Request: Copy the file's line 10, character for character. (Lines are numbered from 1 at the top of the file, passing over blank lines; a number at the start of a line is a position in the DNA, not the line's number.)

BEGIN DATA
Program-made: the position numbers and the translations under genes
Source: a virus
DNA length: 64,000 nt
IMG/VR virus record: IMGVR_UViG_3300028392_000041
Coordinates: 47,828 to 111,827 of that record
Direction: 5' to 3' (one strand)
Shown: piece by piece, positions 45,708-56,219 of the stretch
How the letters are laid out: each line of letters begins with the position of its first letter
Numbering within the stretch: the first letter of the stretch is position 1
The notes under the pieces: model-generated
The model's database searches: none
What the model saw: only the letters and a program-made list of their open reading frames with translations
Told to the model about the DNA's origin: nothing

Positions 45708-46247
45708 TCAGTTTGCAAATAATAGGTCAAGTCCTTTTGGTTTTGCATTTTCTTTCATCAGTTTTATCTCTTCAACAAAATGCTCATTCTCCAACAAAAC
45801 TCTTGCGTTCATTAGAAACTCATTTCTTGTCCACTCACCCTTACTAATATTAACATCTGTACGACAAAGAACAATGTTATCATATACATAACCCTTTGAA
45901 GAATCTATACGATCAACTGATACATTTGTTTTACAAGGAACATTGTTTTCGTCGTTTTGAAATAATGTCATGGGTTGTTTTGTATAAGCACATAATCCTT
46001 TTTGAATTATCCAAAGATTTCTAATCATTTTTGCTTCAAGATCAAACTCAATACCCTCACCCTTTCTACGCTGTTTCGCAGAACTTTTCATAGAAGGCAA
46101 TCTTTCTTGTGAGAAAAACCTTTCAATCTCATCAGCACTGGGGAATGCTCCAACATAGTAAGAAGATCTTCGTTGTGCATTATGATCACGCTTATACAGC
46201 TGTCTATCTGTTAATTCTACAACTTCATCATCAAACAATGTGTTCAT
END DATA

The notes under the pieces: model-generated